Search for ""

Displaying 21-27 of 27 results
Article

Ross River

Ross River, Yukon, settlement, population 293 (2016 census), 352 (2011 census). Ross River is located at the confluence of the Ross and Pelly rivers. It is on the Canol Road (seeCanol Pipeline) at the halfway point on the Campbell Highway. Ross River is 360 km by road northeast of Whitehorse.

Article

History of Métis Settlements in Canada

Métis communities are found across Canada; however, the only legislated Métis land base is in Alberta. Eight Métis settlements are located across the northern and central-eastern part of the province: Paddle Prairie, Peavine, Gift Lake, East Prairie, Buffalo Lake, Kikino, Elizabeth and Fishing Lake. As of 2016, the settlements cover 512,121 hectares of land and are home to approximately 5,000 people. The Métis Settlements are self-governing and provide for the protection of Métis culture and identity.

Article

Reserves in Nova Scotia

There are 42 reserves in Nova Scotia, held by 13 First Nations (see First Nations in Nova Scotia). Nova Scotia is one of just two provinces, the other being Prince Edward Island, that is part of the traditional territory of only one Indigenous people. In both cases, it is the Mi'kmaq. In 2020, there were 17,895 registered Mi’kmaq in Nova Scotia, about 63 per cent of whom (11,202 people) lived on reserve. Reserves in Nova Scotia vary in size from over 3,500 hectares to less than one, though almost every First Nation has more than one land tract.

Article

Reserves in Saskatchewan

Saskatchewan is home to at least 70 First Nations and various Métis communities. It contains 782 reserves, settlements and villages, many of which are located in the southern half of the province. Reserves in Saskatchewan were created between 1874 and 1906 by Treaties 2, 4, 5, 6, 8 and 10. As of 2016, 47.5 per cent of the province’s 114,570 self-identified First Nations peoples live on reserves, a percentage comparable to the province of Manitoba. Most of the remaining 47 per cent who reside off-reserve in Saskatchewan live in the cities of Saskatoon, Regina and Prince Albert.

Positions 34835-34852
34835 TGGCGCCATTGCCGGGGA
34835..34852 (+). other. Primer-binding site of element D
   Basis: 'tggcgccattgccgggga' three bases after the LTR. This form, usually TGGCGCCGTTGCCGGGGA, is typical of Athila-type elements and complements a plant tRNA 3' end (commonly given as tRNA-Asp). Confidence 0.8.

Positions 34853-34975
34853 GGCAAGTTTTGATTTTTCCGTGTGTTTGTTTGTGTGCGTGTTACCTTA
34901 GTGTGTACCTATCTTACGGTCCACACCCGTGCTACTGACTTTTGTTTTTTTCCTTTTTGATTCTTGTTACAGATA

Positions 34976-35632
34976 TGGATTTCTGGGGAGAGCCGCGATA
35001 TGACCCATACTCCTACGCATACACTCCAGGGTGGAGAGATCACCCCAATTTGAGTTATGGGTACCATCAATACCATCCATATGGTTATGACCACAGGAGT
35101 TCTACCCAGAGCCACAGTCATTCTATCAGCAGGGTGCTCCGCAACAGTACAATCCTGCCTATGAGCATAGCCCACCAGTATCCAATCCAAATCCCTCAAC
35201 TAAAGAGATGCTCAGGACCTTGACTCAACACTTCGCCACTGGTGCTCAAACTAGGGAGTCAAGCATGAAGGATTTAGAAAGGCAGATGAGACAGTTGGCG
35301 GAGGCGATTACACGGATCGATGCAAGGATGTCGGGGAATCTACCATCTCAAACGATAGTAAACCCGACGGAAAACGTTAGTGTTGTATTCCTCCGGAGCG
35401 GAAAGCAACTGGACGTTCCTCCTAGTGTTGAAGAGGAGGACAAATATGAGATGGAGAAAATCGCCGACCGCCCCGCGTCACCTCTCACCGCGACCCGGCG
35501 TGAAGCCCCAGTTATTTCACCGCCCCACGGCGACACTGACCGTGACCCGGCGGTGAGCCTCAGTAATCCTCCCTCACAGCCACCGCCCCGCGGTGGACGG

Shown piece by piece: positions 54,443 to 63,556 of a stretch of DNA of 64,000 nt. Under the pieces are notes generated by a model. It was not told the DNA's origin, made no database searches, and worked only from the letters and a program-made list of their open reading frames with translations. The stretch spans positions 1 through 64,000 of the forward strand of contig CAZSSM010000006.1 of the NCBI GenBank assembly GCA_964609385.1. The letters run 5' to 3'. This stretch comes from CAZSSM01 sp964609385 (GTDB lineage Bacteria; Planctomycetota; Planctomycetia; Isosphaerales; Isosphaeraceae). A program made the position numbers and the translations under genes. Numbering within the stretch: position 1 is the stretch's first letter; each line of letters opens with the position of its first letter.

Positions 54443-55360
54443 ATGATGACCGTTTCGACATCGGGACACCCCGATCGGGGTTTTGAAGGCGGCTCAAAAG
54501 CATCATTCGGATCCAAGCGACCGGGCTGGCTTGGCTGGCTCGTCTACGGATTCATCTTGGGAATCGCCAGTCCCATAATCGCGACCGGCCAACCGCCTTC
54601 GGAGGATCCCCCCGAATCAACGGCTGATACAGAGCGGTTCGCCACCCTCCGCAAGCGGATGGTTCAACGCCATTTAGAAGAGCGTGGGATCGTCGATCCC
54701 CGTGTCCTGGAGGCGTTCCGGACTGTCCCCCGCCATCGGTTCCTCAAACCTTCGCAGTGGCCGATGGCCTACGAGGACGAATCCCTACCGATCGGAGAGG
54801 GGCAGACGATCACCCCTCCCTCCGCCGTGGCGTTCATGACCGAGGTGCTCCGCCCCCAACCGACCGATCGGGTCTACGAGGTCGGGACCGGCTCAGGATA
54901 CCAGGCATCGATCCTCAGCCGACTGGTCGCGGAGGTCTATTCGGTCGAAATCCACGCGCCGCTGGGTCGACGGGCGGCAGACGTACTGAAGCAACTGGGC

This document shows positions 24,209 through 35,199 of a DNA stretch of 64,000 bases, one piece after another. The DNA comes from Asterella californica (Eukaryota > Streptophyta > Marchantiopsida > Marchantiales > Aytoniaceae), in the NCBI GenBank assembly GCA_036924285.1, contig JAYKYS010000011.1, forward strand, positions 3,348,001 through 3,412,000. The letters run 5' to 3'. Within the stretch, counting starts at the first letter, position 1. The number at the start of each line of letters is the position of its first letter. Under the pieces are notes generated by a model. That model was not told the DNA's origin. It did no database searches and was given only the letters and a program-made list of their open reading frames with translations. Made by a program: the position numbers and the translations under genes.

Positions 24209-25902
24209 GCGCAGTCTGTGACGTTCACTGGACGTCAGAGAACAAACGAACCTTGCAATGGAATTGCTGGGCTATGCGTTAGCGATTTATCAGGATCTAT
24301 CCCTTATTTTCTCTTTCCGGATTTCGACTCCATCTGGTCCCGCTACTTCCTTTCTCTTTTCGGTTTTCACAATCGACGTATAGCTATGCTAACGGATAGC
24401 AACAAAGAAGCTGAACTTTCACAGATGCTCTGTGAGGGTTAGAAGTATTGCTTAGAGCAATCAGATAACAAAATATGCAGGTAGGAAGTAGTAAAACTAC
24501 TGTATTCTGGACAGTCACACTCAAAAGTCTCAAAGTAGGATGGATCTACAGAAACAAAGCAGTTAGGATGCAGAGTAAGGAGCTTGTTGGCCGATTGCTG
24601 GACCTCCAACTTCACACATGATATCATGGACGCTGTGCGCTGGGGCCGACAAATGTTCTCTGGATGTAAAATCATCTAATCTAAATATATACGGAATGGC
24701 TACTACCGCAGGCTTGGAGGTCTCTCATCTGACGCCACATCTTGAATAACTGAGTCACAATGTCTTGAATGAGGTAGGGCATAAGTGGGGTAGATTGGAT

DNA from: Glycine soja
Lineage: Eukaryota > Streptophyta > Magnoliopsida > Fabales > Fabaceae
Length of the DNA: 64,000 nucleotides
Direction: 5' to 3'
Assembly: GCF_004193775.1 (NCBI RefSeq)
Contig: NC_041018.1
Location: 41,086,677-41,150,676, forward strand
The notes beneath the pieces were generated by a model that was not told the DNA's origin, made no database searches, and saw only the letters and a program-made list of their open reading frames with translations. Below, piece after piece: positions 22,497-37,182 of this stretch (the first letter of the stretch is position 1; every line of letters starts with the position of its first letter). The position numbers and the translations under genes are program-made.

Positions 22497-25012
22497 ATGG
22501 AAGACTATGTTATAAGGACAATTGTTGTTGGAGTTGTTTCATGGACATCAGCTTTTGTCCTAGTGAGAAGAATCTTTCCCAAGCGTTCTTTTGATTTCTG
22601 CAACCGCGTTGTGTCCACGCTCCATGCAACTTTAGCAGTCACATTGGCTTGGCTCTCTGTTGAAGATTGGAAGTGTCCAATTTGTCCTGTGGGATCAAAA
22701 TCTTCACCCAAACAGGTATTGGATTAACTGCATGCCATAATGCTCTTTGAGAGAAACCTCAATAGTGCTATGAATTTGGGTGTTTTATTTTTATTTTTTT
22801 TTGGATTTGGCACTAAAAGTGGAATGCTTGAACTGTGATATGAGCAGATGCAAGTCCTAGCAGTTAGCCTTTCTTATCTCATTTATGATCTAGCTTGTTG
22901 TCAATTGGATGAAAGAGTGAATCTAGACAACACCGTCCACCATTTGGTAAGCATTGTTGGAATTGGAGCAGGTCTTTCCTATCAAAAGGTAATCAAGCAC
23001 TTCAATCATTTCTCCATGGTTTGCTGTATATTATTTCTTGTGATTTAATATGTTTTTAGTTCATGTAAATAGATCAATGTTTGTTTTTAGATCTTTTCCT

Article

Reserves in Canada

A reserve is land set aside by the Canadian government for use by First Nations. Reserves are managed under the Indian Act. Reserve lands represent a small fraction of the traditional territories First Nations had before European colonization. While reserves are places where members of a First Nation live, some reserves are used for hunting and other activities. Many First Nations hold more than one parcel of reserve land, and some reserves are shared by more than one First Nation. There are reserves in every province in Canada, but few have been established in the territories. Most reserves are rural, though some First Nations have created urban reserves, which are reserves within or neighboring a city.

This is the full-length entry about Reserves in Canada. If you are interested in reading a plain-language summary, please see Reserves in Canada (Plain Language Summary).

Article

Reserves in Canada (Plain-Language Summary)

A reserve is land set aside by the Canadian government for use by First Nations. Reserves are managed under the Indian Act. Reserves are places where First Nations often live. However, some reserves are only for practices like hunting. Not all First Nations have reserve lands. There are reserves in every province in Canada, but most are in rural or remote areas. Few reserves have been established in the territories.

(This is a plain-language summary of Reserves in Canada. If you are interested in reading about this topic in more depth, please see our full-length entry, Reserves in Canada.)